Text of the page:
Making Muslim-Christian connections

Episcopal nun joins women’s delegations to Afghanistan
May 31, 2004

SIX YEARS AGO, the Rev. Ellen Francis Poisson, OSH, joined the Episcopal-Muslim Relations Committee in the Diocese of New York. Part of the diocesan Ecumenical and Interfaith Commission, it was a small committee with no budget, she recalled. “But we were trying to do programs about Islam and trying to make connections with local mosques.”

“Then Sept. 11 happened, and suddenly we were really called on a lot to go out into parishes and talk to people, and we also tried to reach out to the Muslim communities.”

For Sister Ellen Francis, that commitment to reaching out led her to Afghanistan to see firsthand how its women were faring and what help they needed. Through the human rights group Global Exchange, she traveled to Afghanistan in March 2003 and again, as group coleader, in March 2004.

Delegations of women made the trips, she explained. “That was what really called my heart, was to go with a group of women and to try to meet with Afghan women, because we’d all been hearing a little bit for years about how difficult their lives were under the Taliban and wanted to see for sure what was going on.”

They also wanted to show that “we’re not walking away and leaving_ ... Western women do care about what’s happened to them, and we want to hear their stories, not just assuming that we know what they need.”

Despite the Taliban’s exit, lack of security remains an issue. “I think overall for everybody that we talked to, their first concern is for the security, because without security, really nothing else can happen.”

“The lack of security especially affects women,” she noted. “Under the Taliban, girls couldn’t go to school. Women couldn’t work. They even were afraid to go out of the house.”

In many places, that’s still true because of the presence of terrorists or remaining Taliban adherents, she said, adding, “There’s a huge problem with depression because Afghanistan has had 25 years of war, and virtually every family has been affected by the fighting.”

Some of the programs Sister Ellen Francis visited help women re-enter schools and the marketplace. Afghans4Tomorrow, for example, funds a school in a poor district of the capital city of Kabul that serves teens who, because of the Taliban’s restriction, never attended school. Sister Ellen Francis photographed one girl, 14 or 15, learning to write the alphabet.

“We also visited some literacy and vocational programs for the adult women,” she said. “It was encouraging to see programs I visited a year ago had expanded and were moving into some of the outlying areas.”

“Many of these programs train women to do handicrafts,” she said. “Now there’s an effort to try to market their handicrafts overseas, because there really is no tourist trade to speak of.”

Another area of concern is health care. “Many areas of the country have virtually no health care at all for women.”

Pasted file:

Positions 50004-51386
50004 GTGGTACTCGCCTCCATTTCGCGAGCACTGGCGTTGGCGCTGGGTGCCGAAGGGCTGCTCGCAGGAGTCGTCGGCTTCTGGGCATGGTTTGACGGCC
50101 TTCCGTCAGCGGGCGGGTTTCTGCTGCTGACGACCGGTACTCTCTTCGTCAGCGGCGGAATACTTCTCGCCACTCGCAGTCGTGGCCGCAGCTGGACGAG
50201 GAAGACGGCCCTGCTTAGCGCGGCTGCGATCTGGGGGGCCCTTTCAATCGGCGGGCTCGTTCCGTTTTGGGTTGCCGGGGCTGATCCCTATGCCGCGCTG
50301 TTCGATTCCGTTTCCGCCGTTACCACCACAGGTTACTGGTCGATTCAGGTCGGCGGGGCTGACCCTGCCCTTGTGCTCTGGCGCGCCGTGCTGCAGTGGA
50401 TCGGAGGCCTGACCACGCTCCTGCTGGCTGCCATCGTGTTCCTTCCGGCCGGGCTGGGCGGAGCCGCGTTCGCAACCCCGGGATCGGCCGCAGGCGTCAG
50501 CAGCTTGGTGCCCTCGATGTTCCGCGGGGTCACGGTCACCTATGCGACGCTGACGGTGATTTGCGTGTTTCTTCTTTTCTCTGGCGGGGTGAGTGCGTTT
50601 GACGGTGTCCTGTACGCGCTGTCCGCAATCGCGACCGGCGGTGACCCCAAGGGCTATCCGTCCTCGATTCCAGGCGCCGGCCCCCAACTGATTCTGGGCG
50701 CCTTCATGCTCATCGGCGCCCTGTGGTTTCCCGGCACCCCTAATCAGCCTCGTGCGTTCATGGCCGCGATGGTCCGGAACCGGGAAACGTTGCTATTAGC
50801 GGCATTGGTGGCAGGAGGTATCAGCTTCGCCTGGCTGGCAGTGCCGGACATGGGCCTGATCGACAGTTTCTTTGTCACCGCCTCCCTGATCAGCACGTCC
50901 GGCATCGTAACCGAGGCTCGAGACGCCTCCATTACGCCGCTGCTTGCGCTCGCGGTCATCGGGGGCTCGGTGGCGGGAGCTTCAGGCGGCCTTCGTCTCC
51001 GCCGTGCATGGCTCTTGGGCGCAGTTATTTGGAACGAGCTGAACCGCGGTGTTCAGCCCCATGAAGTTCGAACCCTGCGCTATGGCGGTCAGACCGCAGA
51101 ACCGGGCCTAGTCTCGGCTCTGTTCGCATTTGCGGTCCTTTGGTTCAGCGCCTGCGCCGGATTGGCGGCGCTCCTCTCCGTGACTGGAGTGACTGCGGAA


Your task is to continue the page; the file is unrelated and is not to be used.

Women also become mothers young. “A huge problem that the women are facing is the forced marriages, especially of young women, either for money — for the dowry — or to settle a dispute between two different clans,” she said.

Still, Sister Ellen Francis saw positive signs of change. She recalled visiting a hill overlooking Kabul. “When we were there a year ago, there was nobody there but a couple of soldiers and a caretaker. This year, it was absolutely swarming with little boys flying kites and playing music and selling bubble gum. It just had such a feeling of coming back to life.”

For Sister Ellen Francis, 57, the trip marked a return to the Middle East. Before becoming a nun in the Order of St. Helena, she lived in Iran during the 1960s and ’70s. “It was, for me, a very healing experience to go back again.”

The trip gave her a new perspective on Islam. When she lived with a Muslim family in Iran, she said, “it was like we had parallel paths and [were] very respectful one of the other.”

Since then, she said, she’s learned more about the differences between the faiths.

Islam and Christianity are “like two pathways to the holy, but there are bridges across,” she said. “Jesus is revered in Islam. In our [religious] order, we pray four times a day, and they pray five times a day. We have martyrs.”

During her visit, a group of women asked whether she had images of the Virgin Mary in her church. “Mary is highly revered in Islam,” said the nun, who is an iconographer. “There’s a whole chapter of the Koran that is dedicated to Mary.”

While much of her trips involved observation and discussion, Sister Ellen Francis also joined forces with one of her guides to donate 800 pairs of shoes to an orphanage.

To learn more about the orphanage or the Afghans4Tomorrow girls school, or in joining a Global Exchange trip to Afghanistan, contact Sister Ellen Francis at or at The Order of St. Helena, 134 East 28th St., New York, NY 10016.